Apparatus, 6: Women at the Editing Table: Revising Soviet Film History of the 1920s and 1930s (2018)
Filed under journal | Tags: · avant-garde, cinema, editing, film, film history, montage, women
“The construction of the historical narrative of film editing has the cultural invisibility of women and of collaborators embedded within it. Film histories regularly spend whole chapters describing editing as a significant revolution in the medium. However, while the names of “great directors” are evoked in these discussions, the names of editors are not mentioned: “…for the most part, the women who cut film in the silent era remained unacknowledged in film credits or the trade press. Their work was considered to be merely technical rather than creative.” […]
Collectively, the articles in this issue are shifting understanding of the editor’s work from ‘merely’ technical or ‘just helping’, which is a gendered erasure of women’s work, to understanding it as expert collaboration in filmmaking. In other words, creative work. Why is this important? Because by obscuring the creativity of the work of the hands of women who watched, sorted, cut and pasted frames of film together we obscure the women themselves.” (from Editorial)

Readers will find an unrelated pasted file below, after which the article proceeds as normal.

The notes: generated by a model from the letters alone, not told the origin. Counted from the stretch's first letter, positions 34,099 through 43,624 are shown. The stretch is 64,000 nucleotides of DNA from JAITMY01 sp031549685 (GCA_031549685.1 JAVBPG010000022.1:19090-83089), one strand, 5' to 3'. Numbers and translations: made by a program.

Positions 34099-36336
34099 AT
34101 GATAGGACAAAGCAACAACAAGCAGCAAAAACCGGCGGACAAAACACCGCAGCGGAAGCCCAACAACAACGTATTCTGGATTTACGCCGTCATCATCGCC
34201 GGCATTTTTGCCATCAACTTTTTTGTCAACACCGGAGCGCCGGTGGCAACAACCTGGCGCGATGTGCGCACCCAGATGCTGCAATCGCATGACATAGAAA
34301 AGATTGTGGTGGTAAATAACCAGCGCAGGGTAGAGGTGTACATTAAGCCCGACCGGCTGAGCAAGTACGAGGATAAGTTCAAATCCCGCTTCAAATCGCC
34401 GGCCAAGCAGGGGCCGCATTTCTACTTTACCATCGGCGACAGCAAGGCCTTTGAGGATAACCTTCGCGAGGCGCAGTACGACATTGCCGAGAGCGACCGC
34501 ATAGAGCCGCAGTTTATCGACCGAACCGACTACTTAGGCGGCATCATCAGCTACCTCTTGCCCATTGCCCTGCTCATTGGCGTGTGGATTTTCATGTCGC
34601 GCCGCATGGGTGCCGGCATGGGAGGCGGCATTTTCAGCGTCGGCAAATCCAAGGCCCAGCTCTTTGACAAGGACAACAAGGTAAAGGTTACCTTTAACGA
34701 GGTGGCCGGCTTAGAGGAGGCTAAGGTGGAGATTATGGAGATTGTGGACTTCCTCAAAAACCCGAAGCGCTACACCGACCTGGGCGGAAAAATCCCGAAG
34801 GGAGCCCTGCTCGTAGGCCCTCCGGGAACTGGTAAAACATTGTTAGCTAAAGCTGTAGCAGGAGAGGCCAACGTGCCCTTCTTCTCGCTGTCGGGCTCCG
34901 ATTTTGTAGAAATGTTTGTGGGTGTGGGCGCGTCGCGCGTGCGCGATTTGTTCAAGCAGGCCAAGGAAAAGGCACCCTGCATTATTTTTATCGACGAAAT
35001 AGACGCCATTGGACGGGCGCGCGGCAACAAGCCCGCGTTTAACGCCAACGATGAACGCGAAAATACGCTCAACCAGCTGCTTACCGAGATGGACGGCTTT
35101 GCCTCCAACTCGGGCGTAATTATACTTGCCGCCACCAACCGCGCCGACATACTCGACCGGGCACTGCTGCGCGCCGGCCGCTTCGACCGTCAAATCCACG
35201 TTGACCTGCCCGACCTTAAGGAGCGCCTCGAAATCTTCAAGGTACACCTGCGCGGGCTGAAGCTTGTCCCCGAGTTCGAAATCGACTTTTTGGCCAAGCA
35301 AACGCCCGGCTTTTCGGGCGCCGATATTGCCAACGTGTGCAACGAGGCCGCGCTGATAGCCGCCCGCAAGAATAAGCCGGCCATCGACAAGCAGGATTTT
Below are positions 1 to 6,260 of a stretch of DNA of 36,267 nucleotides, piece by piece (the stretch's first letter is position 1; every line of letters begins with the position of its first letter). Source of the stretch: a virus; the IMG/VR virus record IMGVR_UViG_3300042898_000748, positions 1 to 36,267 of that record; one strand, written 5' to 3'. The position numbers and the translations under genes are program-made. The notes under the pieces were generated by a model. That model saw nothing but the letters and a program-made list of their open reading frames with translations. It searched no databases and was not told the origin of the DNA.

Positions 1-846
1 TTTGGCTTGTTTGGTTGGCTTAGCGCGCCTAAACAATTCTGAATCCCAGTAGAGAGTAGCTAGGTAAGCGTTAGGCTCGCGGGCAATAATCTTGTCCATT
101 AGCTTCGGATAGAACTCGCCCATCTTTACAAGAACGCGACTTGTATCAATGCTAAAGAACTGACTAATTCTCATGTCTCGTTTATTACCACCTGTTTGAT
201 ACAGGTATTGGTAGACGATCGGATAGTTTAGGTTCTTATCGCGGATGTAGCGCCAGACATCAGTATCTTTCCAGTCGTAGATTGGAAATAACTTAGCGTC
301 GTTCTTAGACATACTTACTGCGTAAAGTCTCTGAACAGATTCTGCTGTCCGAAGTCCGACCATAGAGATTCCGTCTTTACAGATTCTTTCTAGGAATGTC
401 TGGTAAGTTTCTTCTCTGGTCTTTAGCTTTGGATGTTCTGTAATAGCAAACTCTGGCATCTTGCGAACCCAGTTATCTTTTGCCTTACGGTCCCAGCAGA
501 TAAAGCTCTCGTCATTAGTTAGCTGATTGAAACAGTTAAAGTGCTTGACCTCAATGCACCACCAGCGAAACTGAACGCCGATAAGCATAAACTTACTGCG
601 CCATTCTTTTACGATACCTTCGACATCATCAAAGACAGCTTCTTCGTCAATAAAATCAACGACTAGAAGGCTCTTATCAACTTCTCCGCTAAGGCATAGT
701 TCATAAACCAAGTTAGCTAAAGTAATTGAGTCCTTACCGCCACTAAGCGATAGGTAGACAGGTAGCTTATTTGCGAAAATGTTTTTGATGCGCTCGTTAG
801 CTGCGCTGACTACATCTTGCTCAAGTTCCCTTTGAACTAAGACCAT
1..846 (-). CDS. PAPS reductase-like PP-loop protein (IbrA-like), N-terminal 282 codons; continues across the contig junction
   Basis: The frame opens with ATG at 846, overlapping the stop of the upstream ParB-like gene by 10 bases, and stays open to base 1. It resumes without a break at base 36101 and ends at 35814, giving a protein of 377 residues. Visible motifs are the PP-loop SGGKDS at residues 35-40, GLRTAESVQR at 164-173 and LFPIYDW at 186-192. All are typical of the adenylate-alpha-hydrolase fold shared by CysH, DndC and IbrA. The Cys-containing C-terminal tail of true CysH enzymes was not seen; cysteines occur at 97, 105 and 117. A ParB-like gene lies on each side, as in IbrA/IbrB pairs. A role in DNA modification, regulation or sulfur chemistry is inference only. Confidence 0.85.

Texts by Karen Pearlman, John MacKay, and John Sutton, Lilya Kaganovsky, Natalie Ryabchikova, Nikolai Izvolov, Adelheid Heftberger, and Esfir Shub.
Edited by Karen Pearlman and Adelheid Heftberger
Publisher Apparatus, Berlin, August 2018